decided: January 5, 1988.
DONNA E. RAICHLE, PETITIONER
COMMONWEALTH OF PENNSYLVANIA, UNEMPLOYMENT COMPENSATION BOARD OF REVIEW, RESPONDENT
Appeal from the Order of the Unemployment Compensation Board of Review in the case of Donna E. Raichle, No. B-252979.
Paul J. Furlong, with him, Joseph V. Furlong, Jr., for petitioner.
Jonathan Zorach, Assistant Counsel, with him, Clifford F. Blaze, Deputy Chief Counsel, for respondent.
Judges Craig and Palladino, and Senior Judge Barbieri, sitting as a panel of three. Opinion by Judge Palladino.
[ 112 Pa. Commw. Page 299]
Donna E. Raichle (Petitioner) appeals an order of the Unemployment Compensation Board of Review dismissing her appeal of a referee's decision, denying her unemployment compensation benefits, as untimely. We reverse and remand.
A referee denied Petitioner unemployment compensation benefits on June 25, 1986. The envelope in which notification of the decision was mailed to Petitioner had a postmark of June 26, 1986. The box marked "decision mailing date" on the decision itself contained the date June 25, 1986. Petitioner filed her appeal with the Board on July 11, 1986. The Board dismissed the appeal as untimely.
Section 502 of the Unemployment Compensation Law (Law), Act of December 5, 1936, Second Ex. Sess., P.L. (1937) 2897, as amended, 43 P.S. § 822, provides that a referee's decision "shall be deemed the final decision of the board, unless an appeal is filed therefrom, within fifteen days after the date of such decision. . . ." The Board's regulation, found at 34 Pa. Code § 101.82(b), provides that an appeal
shall be filed within the prescribed time if it is filed in the form and manner specified in this part on or before the 15th date after the date on which notification of the decision of the Department was delivered personally to the appellant, or mailed to him at his last known post office address. (Emphasis added.)
[ 112 Pa. Commw. Page 300]
The Board used the "decision mailing date" of June 25, 1986 as the date on which notification of the decision was mailed to Petitioner and determined that July 10, 1986 was the last date on which Petitioner could file her appeal and have it considered timely. Petitioner contends that the date on which notification of the decision was mailed should be the postmark date, June 26, 1986, which would make her appeal, filed on July 11, 1986, timely. The issue before us is what date constitutes the mailing date of the notification of a referee's decision for purposes of commencing the 15 day statutory appeal period.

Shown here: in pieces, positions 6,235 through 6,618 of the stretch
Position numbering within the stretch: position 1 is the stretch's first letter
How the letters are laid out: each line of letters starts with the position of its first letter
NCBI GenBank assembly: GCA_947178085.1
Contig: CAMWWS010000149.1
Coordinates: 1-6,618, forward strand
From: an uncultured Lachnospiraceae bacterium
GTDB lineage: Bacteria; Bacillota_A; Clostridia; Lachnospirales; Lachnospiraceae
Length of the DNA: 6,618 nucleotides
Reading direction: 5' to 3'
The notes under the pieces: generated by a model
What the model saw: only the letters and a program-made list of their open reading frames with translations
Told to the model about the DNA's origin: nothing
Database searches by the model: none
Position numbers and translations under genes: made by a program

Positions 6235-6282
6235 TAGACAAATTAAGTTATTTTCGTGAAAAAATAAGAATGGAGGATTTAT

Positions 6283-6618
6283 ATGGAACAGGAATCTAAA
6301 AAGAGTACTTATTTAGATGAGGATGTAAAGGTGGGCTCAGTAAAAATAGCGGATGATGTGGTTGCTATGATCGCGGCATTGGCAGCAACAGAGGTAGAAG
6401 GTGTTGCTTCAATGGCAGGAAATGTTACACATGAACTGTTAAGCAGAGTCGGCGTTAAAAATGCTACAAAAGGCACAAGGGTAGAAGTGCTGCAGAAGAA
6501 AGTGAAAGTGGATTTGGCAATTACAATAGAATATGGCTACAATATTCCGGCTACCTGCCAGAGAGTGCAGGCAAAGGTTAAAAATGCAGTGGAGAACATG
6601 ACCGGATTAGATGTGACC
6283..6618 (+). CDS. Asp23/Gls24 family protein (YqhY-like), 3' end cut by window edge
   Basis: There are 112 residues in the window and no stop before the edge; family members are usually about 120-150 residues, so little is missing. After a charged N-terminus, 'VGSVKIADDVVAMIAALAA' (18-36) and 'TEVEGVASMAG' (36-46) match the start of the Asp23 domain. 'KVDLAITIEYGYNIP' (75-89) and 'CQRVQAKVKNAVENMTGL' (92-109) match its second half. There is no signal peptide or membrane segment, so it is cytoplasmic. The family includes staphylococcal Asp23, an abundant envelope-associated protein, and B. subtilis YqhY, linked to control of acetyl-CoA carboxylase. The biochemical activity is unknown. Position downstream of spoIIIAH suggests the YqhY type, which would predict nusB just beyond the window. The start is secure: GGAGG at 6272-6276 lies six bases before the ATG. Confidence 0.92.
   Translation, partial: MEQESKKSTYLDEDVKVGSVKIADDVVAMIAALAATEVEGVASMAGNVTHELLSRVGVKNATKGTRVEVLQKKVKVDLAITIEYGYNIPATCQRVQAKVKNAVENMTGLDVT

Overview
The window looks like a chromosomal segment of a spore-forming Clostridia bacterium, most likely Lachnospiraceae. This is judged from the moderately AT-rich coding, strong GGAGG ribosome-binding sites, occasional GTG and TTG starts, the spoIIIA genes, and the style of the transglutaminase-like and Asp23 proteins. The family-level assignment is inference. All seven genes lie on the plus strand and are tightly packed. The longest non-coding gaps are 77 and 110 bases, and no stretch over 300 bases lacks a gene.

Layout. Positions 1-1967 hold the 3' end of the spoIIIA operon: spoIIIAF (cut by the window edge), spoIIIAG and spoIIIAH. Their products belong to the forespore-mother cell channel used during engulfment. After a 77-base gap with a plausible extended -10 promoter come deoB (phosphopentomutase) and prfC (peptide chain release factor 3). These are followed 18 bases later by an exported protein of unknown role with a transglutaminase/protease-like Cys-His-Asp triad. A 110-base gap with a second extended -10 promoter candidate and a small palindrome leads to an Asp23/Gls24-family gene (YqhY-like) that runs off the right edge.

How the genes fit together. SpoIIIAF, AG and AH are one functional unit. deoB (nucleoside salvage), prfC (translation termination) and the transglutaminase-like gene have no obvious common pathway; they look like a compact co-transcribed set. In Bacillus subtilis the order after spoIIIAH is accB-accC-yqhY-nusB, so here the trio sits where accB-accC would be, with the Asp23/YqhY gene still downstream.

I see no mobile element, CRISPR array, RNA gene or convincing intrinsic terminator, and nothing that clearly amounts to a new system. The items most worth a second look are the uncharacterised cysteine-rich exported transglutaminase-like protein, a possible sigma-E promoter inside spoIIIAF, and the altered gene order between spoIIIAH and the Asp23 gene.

The Pennsylvania Supreme Court addressed this issue in Schmidt v. Commonwealth, 495 Pa. 238, 433 A.2d 456 (1981). In that case, the timeliness of an appeal of a reassessment decision to the Board of Finance and Revenue was at issue. The appeal in that case was required to be made "[w]ithin sixty days after the date of mailing of notice by the department [of Revenue] of the decision on any petition for reassessment. . . ."*fn1 The decision being appealed in Schmidt contained no mailing date but the Department proved the decision had been mailed on March 21, 1978. The appeal from the reassessment had been filed on May 23, 1978 and the Board of Finance and Revenue dismissed it as untimely. The Supreme Court reversed the dismissal, stating:
[I]t is reasonable for the legislature to provide that the date of mailing of a reassessment decision shall commence the period for appeal. Implicit, however, is the duty of the Department to advise the taxpayer of the date of mailing. Without such notification, a taxpayer can have no reliable basis for knowing the number of days remaining in which to file a petition for review.
[ 112 Pa. Commw. Page 301858]
(5th ed. 1979) (citation omitted) contains the following definition of mailed: "A letter . . . is 'mailed' when it is properly addressed, stamped with the proper postage, and deposited in a proper place for receipt of mail." The "decision mailing date" must be put on a referee's decision prior to that decision being placed into a properly addressed, stamped envelope and deposited in a proper place for receipt of mail. It is quite possible that a referee's decision might not be mailed on the same day as the "decision mailing date." Therefore, if the postmark on the envelope received by the individual being notified differs from the "decision mailing date," we conclude that an appellant may rely on that postmark as the date on which notification of the decision was actually mailed and as the date on which the appeal period commences.
However, we recognize the need for the Board to have knowledge of the mailing date in order to determine the timeliness of an appeal. Therefore, if the postmark differs from the "decision mailing date," that information must be imparted to the Board when the appeal is taken. The record in the case before us clearly indicates that Petitioner supplied that information with her appeal to the Board.
Accordingly, the decision of the Board is reversed and the case remanded for the Board to consider Petitioner's appeal.
And Now, January 5, 1988, the decision of the Unemployment Compensation Board of Review in the above-captioned case dismissing Petitioner's appeal as untimely is reversed and the case remanded to the Board for consideration of Petitioner's appeal.
Reversed and remanded.